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Gig Workers and its skewed terms

  • IASbaba
  • October 8, 2020
  • 0
UPSC Articles
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ECONOMY/ GOVERNANCE/ RIGHTS

Topic: General Studies 2,3:

  • Fundamental Rights
  • Government policies and interventions for development in various sectors and issues arising out of their design and implementation

Gig Workers and its skewed terms

Context: The new Code on Social Security allows a platform worker to be defined by their vulnerability — not their labour, nor the vulnerabilities of platform work.

What is Gig Economy?

  • A gig economy is a free market system in which temporary positions are common and organizations contract with independent workers for short-term engagements
  • Examples of gig employees in the workforce could include freelancers, independent contractors, project-based workers and temporary or part-time hires.

Do You Know?

  • Global Gig Economy Index report has ranked India among the top 10 countries.
  • The report says there has been an increase in freelancers in India from 11% in 2018 to 52% in 2019, thanks to various initiatives including Startup India and Skill India.

Issues of Gig Workers – Example of Swiggy (Food Delivery platform)

  • Swiggy workers have been essential during the pandemic.
  • They have faced a continuous dip in pay, where base pay was reduced from ₹35 to ₹10 per delivery order, despite braving against the odds of delivering during Pandemic
  • Stable terms of earning have been a key demand of delivery-persons 

Does new version of labour code offer any relief to Gig workers?

  • The three new labour codes passed by Parliament recently acknowledge platform and gig workers as new occupational categories in the making
  • Defining gig workers is done in a bid to keep India’s young workforce secure as it embraces ‘new kinds of work’, like delivery, in the digital economy.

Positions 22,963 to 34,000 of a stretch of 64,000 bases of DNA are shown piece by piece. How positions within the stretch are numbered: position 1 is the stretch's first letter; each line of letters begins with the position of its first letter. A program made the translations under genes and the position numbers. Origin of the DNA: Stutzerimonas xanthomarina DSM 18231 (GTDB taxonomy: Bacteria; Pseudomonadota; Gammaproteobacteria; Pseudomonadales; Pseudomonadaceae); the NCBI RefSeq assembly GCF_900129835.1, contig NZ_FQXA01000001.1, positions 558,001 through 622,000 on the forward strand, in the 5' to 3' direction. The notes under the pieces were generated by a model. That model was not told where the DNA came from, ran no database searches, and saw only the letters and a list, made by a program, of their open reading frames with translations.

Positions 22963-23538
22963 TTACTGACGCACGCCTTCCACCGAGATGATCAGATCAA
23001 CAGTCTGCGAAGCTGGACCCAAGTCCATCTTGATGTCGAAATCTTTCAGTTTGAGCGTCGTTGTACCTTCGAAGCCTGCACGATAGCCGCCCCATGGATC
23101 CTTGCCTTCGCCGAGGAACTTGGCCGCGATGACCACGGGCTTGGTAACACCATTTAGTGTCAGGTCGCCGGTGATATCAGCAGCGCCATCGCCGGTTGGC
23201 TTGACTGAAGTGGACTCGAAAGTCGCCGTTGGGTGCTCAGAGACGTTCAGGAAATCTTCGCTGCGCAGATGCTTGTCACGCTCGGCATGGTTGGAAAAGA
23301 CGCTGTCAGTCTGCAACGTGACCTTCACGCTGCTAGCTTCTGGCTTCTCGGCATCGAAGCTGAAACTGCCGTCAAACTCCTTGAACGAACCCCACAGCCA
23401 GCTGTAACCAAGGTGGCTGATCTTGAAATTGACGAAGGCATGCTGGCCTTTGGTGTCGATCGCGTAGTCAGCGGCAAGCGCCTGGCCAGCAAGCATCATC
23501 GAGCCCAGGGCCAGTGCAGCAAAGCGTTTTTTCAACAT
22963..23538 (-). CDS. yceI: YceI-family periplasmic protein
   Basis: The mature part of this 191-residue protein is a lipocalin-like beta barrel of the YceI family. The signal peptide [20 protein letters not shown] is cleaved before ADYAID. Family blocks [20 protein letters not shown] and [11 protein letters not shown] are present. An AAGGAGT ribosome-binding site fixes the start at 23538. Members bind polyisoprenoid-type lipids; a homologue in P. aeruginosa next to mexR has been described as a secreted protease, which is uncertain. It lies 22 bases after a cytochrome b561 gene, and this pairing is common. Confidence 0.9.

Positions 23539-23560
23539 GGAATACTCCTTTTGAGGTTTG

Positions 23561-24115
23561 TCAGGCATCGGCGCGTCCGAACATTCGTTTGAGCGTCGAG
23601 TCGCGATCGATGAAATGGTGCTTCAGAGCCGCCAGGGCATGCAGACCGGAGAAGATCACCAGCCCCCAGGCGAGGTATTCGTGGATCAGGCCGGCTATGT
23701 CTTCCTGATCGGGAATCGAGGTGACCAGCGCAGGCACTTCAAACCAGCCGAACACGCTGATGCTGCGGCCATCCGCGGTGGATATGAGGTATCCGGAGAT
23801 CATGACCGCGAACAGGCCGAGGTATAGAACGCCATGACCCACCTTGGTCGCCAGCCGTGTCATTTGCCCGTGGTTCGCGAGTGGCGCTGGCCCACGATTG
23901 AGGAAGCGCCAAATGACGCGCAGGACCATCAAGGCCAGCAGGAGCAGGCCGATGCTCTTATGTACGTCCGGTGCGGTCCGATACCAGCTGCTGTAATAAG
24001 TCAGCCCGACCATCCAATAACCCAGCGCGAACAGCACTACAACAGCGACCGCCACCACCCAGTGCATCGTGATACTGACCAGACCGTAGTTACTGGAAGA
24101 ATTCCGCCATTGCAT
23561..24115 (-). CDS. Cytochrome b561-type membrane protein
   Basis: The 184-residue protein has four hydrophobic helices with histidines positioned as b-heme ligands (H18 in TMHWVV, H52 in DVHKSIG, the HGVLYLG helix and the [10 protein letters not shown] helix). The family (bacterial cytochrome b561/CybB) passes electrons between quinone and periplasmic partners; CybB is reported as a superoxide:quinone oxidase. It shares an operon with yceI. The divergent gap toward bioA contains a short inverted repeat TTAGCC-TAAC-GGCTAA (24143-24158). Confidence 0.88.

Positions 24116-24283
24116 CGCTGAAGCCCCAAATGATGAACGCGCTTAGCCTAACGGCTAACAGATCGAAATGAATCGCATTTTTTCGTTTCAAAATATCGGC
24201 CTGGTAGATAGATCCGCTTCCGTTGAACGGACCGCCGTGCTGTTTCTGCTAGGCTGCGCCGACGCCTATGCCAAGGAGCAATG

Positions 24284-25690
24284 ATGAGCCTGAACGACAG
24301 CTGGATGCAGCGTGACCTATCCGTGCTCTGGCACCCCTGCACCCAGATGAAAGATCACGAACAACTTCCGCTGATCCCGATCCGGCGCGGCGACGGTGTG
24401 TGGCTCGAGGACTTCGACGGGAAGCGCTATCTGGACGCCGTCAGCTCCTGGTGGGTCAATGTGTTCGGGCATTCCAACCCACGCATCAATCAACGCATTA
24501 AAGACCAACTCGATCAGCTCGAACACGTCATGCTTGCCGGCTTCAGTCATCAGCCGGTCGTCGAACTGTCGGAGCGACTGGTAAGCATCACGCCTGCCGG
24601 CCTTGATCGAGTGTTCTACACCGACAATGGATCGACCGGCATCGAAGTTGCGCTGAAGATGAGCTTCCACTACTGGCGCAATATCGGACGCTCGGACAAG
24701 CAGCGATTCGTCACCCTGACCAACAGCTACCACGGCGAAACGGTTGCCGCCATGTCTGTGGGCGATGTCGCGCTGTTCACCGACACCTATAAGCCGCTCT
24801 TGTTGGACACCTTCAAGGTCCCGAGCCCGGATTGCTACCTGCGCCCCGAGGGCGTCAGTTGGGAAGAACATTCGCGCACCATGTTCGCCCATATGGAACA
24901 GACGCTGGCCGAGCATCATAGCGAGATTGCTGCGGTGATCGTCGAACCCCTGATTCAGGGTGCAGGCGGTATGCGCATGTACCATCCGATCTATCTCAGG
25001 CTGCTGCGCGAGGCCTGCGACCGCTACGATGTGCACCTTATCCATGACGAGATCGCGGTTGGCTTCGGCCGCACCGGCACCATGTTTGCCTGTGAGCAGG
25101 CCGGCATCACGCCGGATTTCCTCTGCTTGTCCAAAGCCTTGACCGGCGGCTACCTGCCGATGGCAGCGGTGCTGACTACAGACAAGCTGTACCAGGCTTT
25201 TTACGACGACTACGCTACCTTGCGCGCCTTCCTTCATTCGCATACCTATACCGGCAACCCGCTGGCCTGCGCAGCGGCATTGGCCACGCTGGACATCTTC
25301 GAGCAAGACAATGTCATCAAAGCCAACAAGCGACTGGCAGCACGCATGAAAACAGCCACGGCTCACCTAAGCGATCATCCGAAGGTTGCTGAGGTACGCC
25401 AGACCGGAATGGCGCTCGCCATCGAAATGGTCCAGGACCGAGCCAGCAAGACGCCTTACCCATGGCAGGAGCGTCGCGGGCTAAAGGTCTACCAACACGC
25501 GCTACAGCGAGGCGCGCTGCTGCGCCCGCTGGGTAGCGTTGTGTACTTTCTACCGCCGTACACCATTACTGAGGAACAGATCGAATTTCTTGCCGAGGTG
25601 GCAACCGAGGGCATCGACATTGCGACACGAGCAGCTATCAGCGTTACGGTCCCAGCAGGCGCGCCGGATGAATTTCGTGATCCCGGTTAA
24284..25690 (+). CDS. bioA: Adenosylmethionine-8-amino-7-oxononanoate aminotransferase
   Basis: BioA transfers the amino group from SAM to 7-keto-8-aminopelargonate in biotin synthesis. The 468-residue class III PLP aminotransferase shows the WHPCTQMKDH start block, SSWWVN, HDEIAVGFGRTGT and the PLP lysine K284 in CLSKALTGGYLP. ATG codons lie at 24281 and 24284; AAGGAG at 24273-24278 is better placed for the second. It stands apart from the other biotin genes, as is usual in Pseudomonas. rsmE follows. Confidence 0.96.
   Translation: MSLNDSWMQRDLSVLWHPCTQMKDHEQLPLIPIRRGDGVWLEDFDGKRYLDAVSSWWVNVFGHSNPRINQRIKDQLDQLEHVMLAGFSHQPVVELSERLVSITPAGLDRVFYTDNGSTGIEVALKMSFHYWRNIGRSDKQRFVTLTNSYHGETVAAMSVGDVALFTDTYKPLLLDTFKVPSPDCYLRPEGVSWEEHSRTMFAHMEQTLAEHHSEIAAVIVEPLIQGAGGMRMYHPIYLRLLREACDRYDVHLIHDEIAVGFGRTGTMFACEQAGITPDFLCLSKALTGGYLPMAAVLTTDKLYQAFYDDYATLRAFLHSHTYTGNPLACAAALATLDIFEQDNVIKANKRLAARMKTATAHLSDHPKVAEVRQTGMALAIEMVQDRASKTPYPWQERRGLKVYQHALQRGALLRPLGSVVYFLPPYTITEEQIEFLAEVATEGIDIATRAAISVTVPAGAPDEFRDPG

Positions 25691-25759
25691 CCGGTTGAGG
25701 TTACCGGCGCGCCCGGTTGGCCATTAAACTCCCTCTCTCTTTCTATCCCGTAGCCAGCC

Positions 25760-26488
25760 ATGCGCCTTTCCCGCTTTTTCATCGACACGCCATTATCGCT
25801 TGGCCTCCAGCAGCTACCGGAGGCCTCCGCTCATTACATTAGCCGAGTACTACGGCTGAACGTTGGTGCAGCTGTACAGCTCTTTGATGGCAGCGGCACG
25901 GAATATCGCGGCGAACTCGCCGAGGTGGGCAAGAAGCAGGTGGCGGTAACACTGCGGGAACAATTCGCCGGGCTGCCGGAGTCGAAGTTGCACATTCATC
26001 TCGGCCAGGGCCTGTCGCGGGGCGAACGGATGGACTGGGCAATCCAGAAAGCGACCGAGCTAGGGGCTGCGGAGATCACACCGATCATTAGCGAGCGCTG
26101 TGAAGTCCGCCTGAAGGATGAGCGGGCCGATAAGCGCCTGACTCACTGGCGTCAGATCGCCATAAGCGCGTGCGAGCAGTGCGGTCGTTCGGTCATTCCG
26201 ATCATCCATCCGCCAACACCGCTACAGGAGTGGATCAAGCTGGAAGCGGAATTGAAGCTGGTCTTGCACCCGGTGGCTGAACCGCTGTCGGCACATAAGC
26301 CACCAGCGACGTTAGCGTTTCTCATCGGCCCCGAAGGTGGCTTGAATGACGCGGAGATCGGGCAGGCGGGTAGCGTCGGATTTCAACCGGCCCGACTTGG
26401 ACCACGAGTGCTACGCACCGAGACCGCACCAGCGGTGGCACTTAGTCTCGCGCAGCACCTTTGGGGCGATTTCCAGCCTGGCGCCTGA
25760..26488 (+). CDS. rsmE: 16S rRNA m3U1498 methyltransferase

• In the Code on Social Security, 2020, platform workers are now eligible for benefits like maternity benefits, life and disability cover, old age protection, provident fund, employment injury benefits, and so on.

Issues with new labour codes for gig workers

  • Platform delivery people can claim benefits, but not labour rights. 
  • This distinction makes them beneficiaries of State programmes but does not allow them to go to court to demand better and stable pay, or regulate the algorithms that assign the tasks. 
  • This also means that the government or courts cannot pull up platform companies for their choice of pay, or how long they ask people to work.
  • The laws do not see them as future industrial workers.
  • They are now eligible for government benefits but eligibility does not mean that the benefits are guaranteed. Actualising these benefits will depend on the political will at the Central and State government-levels.
  • The language in the Code is open enough to imply that platform companies can be called upon tso contribute either solely or with the government to some of these schemes. But it does not force the companies to contribute towards benefits or be responsible for workplace issues.

Conclusion

  • There are no guarantees for better and more stable days for platform workers, even though they are meant to be ‘the future of work’.

Connecting the Dots:

  • Impact of AI on jobs
  • Skill India program

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